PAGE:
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© 2018 by Theresa Cawley

Present Moment As Resource

Taking a few minutes time out to just pay attention to whatever it is we are actually doing or experiencing can be very restorative to our frazzled nervous systems and busy minds. Our minds tend to constantly move between worrying or planning for the future or ruminating about the past, rather than actually being present to what is happening in the here-and-now of our lives.

 

By paying attention to the rhythm of our breath, our bodies sensations or the sights/sounds/smells around us, we can quieten our mind and bring greater calm to our nervous system for that moment. Mindfulness has been shown to be a good resource for people suffering from stress, anxiety, depression, and addictions amongst other things. It can increase our capacity to cope and is something we can do for us to support ourselves, easily incorporating it into our lives. 

Mindfulness

Here are some links to sites which give free mindfulness instruction so you can begin to explore it for yourself if you so choose. In addition to this there is a wide range of youtube videos with guided instructions online.

https://mindfulnessexercises.com/

https://www.mindful.org/meditation/mindfulness-getting-started/

https://www.insightmeditationcenter.org/books-articles/meditation-instruction/

https://www.uclahealth.org/marc/mindful-meditations

https://jackkornfield.com/meditations/

http://www.freemindfulness.org/download

Here are some links to the health benefits of mindfulness practice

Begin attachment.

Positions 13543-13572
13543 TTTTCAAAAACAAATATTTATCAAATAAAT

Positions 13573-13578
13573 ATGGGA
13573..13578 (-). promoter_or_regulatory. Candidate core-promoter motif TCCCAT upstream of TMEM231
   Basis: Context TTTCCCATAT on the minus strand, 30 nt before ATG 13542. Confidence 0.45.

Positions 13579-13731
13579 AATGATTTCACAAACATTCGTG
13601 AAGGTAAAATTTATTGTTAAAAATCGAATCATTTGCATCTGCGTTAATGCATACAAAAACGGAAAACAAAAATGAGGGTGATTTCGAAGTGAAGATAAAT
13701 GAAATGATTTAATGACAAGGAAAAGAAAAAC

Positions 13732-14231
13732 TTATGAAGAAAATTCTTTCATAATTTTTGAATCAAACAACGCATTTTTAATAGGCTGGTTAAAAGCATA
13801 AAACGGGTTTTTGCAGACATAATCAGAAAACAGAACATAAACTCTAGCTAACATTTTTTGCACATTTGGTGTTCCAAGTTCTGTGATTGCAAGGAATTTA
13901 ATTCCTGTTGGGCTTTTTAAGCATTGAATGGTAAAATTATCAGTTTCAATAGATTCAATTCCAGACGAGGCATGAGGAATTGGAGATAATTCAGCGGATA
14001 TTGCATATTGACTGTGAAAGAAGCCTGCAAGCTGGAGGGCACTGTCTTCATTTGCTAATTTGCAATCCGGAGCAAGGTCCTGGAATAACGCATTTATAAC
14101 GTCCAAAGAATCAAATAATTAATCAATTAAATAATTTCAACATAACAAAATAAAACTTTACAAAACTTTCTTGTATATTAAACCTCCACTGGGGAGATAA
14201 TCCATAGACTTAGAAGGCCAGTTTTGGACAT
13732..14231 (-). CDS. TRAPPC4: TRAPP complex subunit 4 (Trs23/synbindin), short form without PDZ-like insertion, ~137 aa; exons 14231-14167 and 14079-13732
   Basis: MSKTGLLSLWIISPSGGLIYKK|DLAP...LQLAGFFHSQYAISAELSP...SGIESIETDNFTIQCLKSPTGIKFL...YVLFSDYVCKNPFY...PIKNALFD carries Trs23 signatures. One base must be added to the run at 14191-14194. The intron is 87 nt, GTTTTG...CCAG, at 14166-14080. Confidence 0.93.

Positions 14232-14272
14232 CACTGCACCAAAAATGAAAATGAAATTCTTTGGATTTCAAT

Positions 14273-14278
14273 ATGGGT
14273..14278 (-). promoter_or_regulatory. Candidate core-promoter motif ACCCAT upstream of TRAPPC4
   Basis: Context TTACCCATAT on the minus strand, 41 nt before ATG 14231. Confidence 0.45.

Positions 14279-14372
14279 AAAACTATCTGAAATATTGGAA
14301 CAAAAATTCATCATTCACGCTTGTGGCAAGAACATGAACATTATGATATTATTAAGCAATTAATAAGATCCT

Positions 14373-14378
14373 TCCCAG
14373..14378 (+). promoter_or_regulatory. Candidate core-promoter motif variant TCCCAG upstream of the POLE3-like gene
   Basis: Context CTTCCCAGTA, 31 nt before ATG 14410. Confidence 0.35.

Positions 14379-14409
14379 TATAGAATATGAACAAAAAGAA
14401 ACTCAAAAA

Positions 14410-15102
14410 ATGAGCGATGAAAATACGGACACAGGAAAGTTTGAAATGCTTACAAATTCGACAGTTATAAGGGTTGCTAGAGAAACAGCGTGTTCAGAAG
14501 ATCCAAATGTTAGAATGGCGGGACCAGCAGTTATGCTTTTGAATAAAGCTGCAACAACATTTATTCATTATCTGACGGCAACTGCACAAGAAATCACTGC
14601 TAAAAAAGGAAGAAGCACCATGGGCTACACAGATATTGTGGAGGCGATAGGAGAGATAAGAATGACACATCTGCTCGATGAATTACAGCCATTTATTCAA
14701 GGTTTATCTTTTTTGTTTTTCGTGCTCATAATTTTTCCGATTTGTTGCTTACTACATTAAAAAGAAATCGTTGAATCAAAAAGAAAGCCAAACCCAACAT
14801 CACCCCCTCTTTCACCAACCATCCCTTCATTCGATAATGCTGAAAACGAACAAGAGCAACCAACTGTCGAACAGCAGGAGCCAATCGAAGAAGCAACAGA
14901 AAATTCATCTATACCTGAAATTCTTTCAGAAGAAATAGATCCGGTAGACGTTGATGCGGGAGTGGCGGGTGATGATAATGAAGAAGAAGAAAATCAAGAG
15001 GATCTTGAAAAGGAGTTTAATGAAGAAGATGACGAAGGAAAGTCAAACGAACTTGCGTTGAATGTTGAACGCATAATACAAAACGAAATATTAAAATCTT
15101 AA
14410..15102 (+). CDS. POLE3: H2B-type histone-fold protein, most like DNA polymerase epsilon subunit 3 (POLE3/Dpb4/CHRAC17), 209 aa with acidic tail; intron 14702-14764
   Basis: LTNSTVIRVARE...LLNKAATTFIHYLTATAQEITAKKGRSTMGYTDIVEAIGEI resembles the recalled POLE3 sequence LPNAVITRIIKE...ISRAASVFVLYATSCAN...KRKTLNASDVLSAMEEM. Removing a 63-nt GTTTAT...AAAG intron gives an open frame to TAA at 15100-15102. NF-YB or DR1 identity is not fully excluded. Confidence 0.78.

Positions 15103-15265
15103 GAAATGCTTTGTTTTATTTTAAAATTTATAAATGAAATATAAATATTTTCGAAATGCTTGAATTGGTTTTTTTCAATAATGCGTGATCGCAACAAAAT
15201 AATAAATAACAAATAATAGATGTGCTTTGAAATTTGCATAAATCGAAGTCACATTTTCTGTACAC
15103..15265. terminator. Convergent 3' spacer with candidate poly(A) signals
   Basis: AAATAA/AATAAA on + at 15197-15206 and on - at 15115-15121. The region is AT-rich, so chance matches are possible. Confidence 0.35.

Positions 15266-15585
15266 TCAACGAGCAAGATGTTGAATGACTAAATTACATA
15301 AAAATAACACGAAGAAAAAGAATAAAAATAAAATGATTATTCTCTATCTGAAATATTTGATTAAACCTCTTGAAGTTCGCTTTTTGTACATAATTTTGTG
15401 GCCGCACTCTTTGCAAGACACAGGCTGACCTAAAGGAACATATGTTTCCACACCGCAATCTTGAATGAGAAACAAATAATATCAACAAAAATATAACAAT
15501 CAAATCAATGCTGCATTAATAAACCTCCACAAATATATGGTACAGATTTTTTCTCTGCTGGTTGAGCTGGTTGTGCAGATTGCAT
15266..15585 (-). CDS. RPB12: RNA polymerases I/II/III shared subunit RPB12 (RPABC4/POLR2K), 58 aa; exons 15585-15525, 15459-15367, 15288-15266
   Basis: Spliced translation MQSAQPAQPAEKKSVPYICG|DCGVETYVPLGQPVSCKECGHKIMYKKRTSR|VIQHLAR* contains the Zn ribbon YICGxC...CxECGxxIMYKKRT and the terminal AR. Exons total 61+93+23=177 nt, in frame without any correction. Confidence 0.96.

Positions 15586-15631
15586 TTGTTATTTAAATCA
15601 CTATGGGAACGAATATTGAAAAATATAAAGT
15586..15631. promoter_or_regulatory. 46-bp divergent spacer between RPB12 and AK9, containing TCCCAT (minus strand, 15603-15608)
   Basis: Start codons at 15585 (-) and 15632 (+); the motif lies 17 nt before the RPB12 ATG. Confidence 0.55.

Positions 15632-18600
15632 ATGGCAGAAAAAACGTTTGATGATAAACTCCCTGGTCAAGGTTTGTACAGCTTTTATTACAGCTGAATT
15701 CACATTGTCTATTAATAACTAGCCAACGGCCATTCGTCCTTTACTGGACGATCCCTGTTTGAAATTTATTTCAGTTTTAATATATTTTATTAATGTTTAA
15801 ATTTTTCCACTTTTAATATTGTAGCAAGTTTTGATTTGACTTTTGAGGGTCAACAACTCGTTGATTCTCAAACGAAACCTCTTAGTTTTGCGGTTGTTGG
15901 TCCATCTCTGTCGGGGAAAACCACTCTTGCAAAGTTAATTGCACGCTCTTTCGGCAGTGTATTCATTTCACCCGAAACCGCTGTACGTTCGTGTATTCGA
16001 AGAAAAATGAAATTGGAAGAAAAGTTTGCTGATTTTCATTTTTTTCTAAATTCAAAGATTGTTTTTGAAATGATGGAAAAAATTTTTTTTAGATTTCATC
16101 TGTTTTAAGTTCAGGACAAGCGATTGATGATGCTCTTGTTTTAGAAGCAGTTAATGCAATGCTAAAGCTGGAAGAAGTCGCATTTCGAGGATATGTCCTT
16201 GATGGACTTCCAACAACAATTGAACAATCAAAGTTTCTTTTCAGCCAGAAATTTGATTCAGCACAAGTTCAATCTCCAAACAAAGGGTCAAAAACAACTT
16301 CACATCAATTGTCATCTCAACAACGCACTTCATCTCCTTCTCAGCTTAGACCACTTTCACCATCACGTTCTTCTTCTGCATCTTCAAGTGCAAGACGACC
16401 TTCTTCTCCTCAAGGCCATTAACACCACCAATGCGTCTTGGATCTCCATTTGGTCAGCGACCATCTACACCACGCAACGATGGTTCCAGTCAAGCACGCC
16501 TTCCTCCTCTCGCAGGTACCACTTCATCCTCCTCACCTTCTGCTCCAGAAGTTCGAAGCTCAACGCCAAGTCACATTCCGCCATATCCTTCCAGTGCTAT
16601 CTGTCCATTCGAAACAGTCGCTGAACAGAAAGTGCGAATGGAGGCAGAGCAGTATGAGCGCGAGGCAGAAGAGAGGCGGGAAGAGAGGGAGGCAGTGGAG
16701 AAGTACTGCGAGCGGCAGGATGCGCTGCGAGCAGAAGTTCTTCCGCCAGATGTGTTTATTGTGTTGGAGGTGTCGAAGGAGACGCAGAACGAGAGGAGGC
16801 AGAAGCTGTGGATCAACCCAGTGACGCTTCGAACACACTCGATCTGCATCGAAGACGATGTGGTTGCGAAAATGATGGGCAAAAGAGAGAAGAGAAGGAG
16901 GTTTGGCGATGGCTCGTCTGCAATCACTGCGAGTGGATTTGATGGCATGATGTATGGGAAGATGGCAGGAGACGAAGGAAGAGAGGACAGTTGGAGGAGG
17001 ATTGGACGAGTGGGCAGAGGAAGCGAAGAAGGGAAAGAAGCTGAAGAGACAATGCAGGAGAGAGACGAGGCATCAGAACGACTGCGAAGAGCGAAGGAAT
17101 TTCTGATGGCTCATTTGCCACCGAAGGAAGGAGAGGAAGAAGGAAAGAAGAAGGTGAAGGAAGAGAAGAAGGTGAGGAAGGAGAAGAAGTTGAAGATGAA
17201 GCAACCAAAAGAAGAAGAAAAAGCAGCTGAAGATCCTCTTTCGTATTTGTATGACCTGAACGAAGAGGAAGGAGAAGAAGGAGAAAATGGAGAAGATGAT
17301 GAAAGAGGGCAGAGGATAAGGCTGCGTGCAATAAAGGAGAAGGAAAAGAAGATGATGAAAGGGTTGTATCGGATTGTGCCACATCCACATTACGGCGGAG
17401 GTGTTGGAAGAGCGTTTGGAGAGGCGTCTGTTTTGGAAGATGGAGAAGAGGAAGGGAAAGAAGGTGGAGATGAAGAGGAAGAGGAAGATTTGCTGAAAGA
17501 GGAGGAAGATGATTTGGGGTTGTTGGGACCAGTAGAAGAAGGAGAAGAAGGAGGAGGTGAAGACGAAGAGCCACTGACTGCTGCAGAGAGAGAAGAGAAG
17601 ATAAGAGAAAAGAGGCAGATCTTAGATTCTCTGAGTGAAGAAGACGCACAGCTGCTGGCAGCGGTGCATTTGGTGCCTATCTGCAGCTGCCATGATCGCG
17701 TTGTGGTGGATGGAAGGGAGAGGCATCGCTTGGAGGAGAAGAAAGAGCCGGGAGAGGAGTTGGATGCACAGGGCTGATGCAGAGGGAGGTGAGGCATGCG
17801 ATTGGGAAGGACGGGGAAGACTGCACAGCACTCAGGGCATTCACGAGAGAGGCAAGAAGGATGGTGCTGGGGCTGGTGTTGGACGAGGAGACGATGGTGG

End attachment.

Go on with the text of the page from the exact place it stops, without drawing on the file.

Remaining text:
https://www.apa.org/pubs/journals/features/pst-48-2-198.pdf

https://www.bangor.ac.uk/mindfulness/documents/EvidenceforMindfulnessImpactonschoolstaff-KW.pdf

 

 

 

 

 

 

Progressive Muscle relaxation

Progressive muscle relaxation is a deep relaxation technique. It is based upon the simple practice of tensing, or tightening, one muscle group at a time followed by a relaxation phase with release of the tension, leading to a greater state of relaxation. 

Progressive muscle relaxation can be learned by nearly anyone and requires only 10 minutes to 20 minutes per day to practice. You can practice this technique seated or lying down, and you should try to practice with comfortable clothing on, and in a quiet place free of all distractions.

Basically this is how it works:

 

While inhaling, contract or hold tight one muscle group (for example your calves) for 5 seconds to 10 seconds, then exhale and suddenly release the tension in that muscle group and notice the sensation of what it feels like to release the tension.

 

Give yourself 10 seconds to 20 seconds to relax, and then move on to the next muscle group (for example your thighs).

 

While releasing the tension, try to focus on the changes you feel when the muscle group is relaxed. Imagery may be helpful in conjunction with the release of tension, such as imagining that stressful feelings are flowing out of your body as you relax each muscle group.

 

Gradually work your way up the body contracting and relaxing muscle groups all the way up to the face.

Below are links with more detailed instruction:

https://www.anxietycanada.com/sites/default/files/MuscleRelaxation.pdf

https://www.law.berkeley.edu/files/Progressive_Muscle_Relaxation.pdf

https://www.youtube.com/watch?v=1nZEdqcGVzo